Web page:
In 1975 -- the year Jennings was named the CMA's Male Vocalist of the Year -- he wrote a tribute song to his hero, Hank Williams. No matter where he played or how many hit songs he had on the radio, Jennings always included at least one Williams song at each concert; he also recorded an entire album of his hero's hits on the CD Waylon Sings Hank Williams. In 2001, this song was recorded by Alabama for the tribute album Waylon: The Music Inside.

  • 5

    "America"

    From 'Waylon’s Greatest Hits, Vol. 2' (1984)

    In 1984, Jennings sang "America" on a Statue of Liberty restoration television special. The exposure helped the single peak at No. 6 on the Billboard country charts while earning Song of the Year nominations. Sammy Johns, known for his 1975 hit "Chevy Van," penned the song, and also found  more country music success by writing the No. 1 hit "Desperado Love" for Conway Twitty.

  • 4

    "I'm a Ramblin' Man"

    From ‘The Ramblin’ Man’ (1974)

    From the moment Jennings signed with RCA Records in 1965, he battled with label executives over the polished "Nashville sound" that was used in several recording sessions. Jennings didn’t want the lush orchestration and background choruses on his songs; rather, the musical outlaw wanted to play his music his way, choosing his own songs and arrangements and using his own band. Jennings' basic live-sounding production earned him many hits, including "I’m a Ramblin’ Man."

  • 3

    "I've Always Been Crazy"

    From ‘I’ve Always Been Crazy’ (1978)

    The album I’ve Always Been Crazy produced two major hits for Jennings: the title track and a song called "Don't You Think This Outlaw Bit's Done Got Out of Hand," which was Jennings' personal statement on the state of the outlaw movement at the time. Although being an outlaw was more about musical style than behavior, this song was written after Jennings was detained by the Drug Enforcement Administration in 1977 for possession of cocaine and conspiracy to distribute (he was never convicted of the crime due to faults in the legal process). "I’ve Always Been Crazy" is a shoo-in on our list of the Top 10 Waylon Jennings songs.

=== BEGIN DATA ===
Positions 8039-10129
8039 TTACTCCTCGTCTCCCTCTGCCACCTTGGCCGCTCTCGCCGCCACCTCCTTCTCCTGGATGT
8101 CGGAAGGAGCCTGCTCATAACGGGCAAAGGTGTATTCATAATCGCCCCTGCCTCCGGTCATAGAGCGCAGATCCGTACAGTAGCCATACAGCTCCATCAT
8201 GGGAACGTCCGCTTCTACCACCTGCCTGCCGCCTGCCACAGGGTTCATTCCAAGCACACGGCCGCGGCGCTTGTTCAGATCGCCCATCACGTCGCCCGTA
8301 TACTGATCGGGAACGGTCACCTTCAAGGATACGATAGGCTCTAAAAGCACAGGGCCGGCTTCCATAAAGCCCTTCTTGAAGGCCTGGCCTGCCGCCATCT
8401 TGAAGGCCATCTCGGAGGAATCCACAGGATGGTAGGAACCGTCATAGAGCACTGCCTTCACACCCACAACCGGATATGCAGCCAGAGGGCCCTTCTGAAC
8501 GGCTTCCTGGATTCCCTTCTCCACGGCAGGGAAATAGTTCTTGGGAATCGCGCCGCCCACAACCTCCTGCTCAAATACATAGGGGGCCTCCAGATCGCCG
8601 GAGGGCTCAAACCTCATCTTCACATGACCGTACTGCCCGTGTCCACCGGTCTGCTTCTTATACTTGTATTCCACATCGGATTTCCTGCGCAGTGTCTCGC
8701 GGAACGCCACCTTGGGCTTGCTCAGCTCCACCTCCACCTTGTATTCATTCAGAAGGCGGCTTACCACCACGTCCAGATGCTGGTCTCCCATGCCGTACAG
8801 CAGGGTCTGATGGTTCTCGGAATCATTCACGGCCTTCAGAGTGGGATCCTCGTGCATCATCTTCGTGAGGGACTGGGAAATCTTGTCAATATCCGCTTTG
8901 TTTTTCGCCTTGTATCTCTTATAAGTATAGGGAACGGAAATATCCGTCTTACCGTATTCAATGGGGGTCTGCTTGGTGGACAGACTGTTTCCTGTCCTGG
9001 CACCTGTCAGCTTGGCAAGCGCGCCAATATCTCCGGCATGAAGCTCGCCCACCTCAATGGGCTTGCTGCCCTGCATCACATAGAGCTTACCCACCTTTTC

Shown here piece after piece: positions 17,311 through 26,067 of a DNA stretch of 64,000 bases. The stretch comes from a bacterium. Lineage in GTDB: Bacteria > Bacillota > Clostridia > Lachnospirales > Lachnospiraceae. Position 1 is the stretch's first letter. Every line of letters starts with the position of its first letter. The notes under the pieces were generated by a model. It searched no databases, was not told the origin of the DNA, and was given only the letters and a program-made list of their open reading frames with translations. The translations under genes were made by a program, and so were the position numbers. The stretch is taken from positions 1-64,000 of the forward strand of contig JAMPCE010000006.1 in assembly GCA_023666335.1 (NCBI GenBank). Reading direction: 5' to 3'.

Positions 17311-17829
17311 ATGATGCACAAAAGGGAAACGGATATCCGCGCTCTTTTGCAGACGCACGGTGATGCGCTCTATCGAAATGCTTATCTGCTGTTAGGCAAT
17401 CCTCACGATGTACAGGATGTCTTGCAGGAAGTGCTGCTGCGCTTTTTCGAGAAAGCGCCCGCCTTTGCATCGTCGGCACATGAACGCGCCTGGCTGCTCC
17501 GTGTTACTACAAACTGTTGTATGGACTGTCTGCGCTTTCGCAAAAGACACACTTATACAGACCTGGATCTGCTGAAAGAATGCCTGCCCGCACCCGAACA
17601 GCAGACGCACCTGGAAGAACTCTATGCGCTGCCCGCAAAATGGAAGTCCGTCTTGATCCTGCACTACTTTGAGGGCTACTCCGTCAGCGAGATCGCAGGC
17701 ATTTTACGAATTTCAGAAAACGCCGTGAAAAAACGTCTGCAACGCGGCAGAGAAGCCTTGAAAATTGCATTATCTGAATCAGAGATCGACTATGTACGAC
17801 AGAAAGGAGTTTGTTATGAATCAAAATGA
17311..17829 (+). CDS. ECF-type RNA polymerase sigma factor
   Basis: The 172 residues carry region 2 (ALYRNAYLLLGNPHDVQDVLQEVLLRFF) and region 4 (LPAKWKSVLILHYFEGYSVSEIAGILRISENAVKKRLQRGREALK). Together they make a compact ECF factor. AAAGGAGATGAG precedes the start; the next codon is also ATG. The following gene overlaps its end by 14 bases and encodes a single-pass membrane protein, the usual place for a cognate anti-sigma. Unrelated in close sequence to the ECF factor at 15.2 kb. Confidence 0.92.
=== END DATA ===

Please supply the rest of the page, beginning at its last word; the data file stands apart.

• 2

    "Good Ol' Boys" (Theme From 'The Dukes of Hazzard')

    From ‘Music Man’ (1980)

    Jennings first served as the narrator for 1975’s Moonrunners, but the movie was later re-worked to create the television series The Dukes of Hazzard, which premiered on CBS in 1979. In addition to lending his voice to the show, Jennings also wrote the theme song, "Good Ol’ Boys." Released as a single, the tune hit No. 1 on the Billboard Country Singles chart and became his biggest hit on the Billboard Hot 100 all-genre chart. The record was also certified double platinum by the Recording Industry Association of America.

  • 1

    "Luckenbach, Texas"

    From 'Ol' Waylon' (1977)

    "Luckenbach, Texas" is a song that many people assume Jennings wrote, but it was actually penned by Chips Moman and Bobby Emmonds. Ironically, the tribute to an easy way of life in a small, laidback Texas town was written and recorded by men who had never been to Luckenbach: Jennings recorded the song because he liked the overall theme of getting back to the basics of love. The single was also Jennings' biggest Billboard chart hit, staying at No. 1 for six weeks.